Table of Contents

Handbook on the History of Economic Analysis Volume I

Handbook on the History of Economic Analysis Volume I

Great Economists Since Petty and Boisguilbert

Edited by Gilbert Faccarello and Heinz D. Kurz

Volume I contains original biographical profiles of many of the most important and influential economists from the seventeenth century to the present day. These inform the reader about their lives, works and impact on the further development of the discipline. The emphasis is on their lasting contributions to our understanding of the complex system known as the economy. The entries also shed light on the means and ways in which the functioning of this system can be improved and its dysfunction reduced. Each Handbook can be read individually and acts as a self-contained volume in its own right. It can be purchased separately or as part of a three-volume set.

Chapter 14: Jeremy Bentham (1748–1832)

Marco E.L. Guidi

Subjects: economics and finance, history of economic thought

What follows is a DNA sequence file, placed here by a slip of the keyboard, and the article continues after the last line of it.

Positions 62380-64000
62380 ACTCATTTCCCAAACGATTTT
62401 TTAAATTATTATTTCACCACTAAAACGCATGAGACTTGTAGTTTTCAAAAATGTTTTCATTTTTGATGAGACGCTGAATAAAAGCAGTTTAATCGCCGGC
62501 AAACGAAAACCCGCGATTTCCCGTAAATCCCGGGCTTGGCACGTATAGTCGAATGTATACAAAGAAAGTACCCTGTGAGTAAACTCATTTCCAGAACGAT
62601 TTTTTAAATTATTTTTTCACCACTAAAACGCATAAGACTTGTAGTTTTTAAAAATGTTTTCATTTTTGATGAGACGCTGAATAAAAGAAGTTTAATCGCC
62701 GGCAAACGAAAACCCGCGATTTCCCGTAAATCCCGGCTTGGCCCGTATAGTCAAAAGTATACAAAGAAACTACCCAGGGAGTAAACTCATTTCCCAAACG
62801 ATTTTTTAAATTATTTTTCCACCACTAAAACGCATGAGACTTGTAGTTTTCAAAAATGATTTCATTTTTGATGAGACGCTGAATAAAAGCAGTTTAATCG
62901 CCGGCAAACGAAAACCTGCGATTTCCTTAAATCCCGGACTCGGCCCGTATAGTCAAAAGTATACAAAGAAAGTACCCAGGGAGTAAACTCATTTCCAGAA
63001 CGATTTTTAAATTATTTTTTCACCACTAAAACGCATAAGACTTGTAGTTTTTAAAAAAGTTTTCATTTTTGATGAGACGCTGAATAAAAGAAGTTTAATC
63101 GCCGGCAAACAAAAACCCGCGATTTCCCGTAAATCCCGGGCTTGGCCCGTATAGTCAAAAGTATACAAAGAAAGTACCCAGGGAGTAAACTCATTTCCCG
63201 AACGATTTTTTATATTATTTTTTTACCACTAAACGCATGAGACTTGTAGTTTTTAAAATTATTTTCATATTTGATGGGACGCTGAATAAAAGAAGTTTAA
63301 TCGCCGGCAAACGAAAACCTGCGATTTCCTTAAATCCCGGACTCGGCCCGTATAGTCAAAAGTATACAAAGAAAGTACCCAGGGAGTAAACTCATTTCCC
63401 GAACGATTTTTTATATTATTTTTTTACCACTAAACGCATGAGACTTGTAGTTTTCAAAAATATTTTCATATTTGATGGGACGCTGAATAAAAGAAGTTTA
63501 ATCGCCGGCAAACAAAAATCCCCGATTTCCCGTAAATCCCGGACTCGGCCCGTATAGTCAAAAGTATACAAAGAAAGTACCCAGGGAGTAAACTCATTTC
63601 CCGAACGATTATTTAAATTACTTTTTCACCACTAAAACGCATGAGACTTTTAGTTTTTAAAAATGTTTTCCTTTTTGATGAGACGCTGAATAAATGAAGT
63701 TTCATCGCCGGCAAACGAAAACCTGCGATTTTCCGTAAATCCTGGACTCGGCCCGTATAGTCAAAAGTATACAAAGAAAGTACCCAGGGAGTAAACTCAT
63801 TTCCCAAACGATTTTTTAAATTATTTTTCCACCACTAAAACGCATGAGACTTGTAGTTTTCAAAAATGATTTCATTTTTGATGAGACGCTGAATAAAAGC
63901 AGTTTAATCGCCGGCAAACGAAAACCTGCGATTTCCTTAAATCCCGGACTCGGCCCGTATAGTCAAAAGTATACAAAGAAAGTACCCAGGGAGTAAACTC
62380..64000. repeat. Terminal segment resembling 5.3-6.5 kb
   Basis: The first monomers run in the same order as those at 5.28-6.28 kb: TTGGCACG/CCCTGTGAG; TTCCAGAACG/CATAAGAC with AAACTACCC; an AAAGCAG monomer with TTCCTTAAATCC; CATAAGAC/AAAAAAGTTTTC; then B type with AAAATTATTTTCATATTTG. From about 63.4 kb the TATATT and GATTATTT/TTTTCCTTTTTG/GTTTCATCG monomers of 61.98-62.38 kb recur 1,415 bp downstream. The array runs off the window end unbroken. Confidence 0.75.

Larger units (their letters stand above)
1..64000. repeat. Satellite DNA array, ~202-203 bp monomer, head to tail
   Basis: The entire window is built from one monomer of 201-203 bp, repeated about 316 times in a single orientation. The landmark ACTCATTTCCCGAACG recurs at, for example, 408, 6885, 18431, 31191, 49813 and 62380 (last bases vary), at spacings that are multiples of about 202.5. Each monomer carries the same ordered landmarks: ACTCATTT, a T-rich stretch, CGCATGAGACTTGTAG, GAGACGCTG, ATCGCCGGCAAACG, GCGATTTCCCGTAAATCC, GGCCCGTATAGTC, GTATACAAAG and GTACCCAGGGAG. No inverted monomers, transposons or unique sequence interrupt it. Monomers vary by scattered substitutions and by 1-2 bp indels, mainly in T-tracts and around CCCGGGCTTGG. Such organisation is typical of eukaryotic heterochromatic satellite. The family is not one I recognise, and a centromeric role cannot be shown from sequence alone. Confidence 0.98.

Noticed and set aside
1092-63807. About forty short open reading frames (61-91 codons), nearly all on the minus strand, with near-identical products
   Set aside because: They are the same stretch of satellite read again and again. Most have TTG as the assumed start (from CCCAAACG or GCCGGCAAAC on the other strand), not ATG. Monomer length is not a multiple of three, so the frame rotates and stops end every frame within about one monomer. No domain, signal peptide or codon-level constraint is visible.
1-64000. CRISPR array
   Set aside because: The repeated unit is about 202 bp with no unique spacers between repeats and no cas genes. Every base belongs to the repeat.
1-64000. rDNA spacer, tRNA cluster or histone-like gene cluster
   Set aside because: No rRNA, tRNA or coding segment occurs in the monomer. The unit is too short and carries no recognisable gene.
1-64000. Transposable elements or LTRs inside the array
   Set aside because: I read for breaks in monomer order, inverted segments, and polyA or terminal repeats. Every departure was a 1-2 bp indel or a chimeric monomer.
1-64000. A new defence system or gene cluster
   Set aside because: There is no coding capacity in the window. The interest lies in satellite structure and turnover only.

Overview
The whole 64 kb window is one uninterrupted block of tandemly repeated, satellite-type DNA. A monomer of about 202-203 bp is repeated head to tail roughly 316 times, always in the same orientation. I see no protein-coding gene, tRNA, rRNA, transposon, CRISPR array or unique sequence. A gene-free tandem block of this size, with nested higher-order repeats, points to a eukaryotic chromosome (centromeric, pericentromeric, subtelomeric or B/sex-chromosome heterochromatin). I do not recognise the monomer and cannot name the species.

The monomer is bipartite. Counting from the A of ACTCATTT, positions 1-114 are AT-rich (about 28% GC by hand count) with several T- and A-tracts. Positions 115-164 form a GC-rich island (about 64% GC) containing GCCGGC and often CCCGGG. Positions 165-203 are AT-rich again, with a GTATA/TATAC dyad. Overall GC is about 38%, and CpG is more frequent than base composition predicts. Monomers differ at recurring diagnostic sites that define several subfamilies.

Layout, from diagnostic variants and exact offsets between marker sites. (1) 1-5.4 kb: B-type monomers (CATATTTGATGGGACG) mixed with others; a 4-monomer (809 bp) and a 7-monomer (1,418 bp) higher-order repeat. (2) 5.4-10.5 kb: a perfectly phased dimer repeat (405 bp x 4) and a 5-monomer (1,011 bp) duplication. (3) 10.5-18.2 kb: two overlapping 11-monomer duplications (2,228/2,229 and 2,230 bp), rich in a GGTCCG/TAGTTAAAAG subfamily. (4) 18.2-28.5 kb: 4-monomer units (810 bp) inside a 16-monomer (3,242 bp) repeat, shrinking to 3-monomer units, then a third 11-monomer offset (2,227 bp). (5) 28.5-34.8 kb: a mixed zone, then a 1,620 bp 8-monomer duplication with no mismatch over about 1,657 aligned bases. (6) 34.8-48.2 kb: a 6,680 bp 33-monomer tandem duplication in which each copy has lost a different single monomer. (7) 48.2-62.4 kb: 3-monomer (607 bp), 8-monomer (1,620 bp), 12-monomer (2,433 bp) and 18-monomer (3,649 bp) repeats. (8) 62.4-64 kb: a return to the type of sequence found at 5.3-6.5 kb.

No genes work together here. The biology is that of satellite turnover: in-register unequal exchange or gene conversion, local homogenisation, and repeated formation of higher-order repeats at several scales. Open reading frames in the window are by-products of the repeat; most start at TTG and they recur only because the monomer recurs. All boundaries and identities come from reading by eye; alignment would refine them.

Jeremy Bentham is universally reputed to be the founder of modern utilitarianism, although various aspects of this philosophy were developed before him (Rosen 2003). He was born in Houndsditch, London, into a wealthy family, on 15 February 1749. He graduated at Queen’s College, Oxford, in 1764, and subsequently studied law at Lincoln’s Inn, London. Though called to the bar in 1769, he never practised. Instead, he decided to devote his life to writing on matters of law and institutional reform. In a work entitled An Introduction to the Principles of Morals and Legislation (hereinafter IPML), printed in 1780 although published only in 1789, he laid down the groundwork of utilitarian philosophy. The latter is based on the “greatest happiness principle” (GHP), according to which both individuals in their private sphere and governments in the public sphere ought to promote “the greatest happiness of the greatest number” (Bentham 1983: 309–10). This ethical doctrine is based on the assumption that individuals seek pleasure and avoid pain. Therefore, an action is morally right and morally obligatory if and only if it promotes the greatest amount of pleasure and minimizes the pain of those who are affected by it, independently of any other quality they may have (principle of impartiality). This implies that individuals must be able to calculate the “value” of pleasures and pains. In chapter 4 of IPML Bentham argued that such a value depends on various “circumstances”, including intensity, duration, probability, propinquity, number of persons affected, and the secondary dimensions...

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